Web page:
“A letter has got to be taken to Gurgan Khan.”
Kulsam remained mute in astonishment.
“What do you say to it? ” asked Dalani.
“Who will send the letter?”
“What, have you gone mad?”
Both sat silent for a time. The two peacocks ﬁnding them speechless perched upon their respective roosts. The Cockatoo set up a stupid scream. The remaining birds busied themselves in pecking their rations. “The deed is very simple,” said Kulsam after a time. “If a eunuch is tipped a bit, he will carry the letter at once. But that is very risky. Should the Nawab come to know, then both of us would be killed. However, you know your own business best, I am a mere servant. Let me have the letter and——some cash.”
Kulsam then went away with the letter. Providence made this letter the thread which knitted the destiny of Dalani and Shaibalini together.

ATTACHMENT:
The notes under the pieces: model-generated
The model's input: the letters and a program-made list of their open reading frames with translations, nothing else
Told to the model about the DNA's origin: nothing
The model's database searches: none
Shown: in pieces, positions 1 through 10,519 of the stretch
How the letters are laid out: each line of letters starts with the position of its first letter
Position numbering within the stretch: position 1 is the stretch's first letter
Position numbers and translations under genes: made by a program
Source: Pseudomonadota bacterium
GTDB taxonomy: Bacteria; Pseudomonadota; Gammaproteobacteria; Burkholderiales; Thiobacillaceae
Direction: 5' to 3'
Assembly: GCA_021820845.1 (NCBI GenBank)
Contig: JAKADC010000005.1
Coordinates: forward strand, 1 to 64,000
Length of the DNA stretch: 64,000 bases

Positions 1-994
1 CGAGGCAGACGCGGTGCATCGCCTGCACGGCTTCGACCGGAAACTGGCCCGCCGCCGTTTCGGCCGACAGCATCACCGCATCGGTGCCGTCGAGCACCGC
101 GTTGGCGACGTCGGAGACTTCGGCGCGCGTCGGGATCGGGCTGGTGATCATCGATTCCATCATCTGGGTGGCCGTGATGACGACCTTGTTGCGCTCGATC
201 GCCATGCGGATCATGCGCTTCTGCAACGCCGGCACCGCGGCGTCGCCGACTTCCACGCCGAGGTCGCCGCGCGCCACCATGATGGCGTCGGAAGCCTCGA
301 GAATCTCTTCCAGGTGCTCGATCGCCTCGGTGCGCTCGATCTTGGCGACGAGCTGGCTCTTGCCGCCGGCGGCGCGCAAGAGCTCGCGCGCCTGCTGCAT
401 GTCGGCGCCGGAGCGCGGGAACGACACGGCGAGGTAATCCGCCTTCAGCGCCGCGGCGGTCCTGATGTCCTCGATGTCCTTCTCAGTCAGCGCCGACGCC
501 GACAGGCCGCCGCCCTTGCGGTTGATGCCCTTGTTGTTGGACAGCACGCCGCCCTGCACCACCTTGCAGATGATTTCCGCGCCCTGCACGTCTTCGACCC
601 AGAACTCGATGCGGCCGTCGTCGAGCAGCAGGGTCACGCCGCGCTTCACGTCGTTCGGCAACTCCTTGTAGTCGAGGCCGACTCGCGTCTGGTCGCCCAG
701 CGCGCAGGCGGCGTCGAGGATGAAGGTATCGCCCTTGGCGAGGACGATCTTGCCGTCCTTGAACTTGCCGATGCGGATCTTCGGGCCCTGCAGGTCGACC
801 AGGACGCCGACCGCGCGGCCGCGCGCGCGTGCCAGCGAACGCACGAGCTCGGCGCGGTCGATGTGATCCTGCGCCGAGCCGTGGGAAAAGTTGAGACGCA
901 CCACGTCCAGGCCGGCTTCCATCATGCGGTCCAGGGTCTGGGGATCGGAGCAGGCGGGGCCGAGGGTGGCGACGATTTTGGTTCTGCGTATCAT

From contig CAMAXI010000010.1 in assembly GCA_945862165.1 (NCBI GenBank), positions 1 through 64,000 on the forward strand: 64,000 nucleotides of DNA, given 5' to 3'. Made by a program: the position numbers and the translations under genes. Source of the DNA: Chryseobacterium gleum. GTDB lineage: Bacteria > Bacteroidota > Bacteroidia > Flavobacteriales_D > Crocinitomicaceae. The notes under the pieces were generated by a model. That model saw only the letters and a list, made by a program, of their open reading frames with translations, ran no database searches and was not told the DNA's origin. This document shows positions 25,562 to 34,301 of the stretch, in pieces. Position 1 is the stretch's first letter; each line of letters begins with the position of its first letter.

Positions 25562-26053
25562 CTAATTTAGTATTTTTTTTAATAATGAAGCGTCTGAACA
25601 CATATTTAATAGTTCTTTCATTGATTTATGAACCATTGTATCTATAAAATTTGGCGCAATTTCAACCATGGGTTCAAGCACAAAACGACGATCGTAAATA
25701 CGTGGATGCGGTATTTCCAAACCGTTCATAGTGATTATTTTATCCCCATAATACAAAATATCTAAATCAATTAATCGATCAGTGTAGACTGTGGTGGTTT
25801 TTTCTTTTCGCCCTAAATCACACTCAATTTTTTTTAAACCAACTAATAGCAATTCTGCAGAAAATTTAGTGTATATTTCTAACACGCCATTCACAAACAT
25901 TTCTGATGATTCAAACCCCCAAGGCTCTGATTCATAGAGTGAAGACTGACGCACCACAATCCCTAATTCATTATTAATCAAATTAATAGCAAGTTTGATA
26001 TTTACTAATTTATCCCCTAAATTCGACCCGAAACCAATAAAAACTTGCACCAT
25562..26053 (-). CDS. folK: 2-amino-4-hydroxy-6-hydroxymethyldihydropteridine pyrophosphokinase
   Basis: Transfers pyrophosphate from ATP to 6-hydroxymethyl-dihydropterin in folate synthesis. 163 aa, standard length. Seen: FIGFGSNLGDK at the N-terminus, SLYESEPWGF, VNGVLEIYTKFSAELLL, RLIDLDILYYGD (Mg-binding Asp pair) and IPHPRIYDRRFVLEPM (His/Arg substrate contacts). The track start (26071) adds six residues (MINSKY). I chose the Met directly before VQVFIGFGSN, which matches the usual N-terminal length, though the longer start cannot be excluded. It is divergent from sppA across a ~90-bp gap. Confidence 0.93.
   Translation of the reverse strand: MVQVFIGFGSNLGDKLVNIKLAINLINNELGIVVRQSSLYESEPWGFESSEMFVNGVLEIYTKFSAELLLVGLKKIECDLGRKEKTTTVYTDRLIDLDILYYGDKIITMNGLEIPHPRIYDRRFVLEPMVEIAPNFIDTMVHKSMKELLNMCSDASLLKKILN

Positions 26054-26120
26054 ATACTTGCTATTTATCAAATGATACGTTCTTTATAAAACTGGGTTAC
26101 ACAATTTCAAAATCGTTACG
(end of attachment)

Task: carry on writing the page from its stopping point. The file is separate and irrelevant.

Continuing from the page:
THE name of the addressee of Dalani’s letter was Gurgan Khan.
Of all the state-officers who were employed in Bengal at that time, Gurgan Khan was one of the highest and best. By nationality he was an Armenian; Ispahan was his birthplace. A report is current that in early life he was a clothier, but he was a man of great genius and extraordinary talents. Within a short time of his service, he rose to the rank of Commander-in- Chief of the Army. Not only that, soon after he came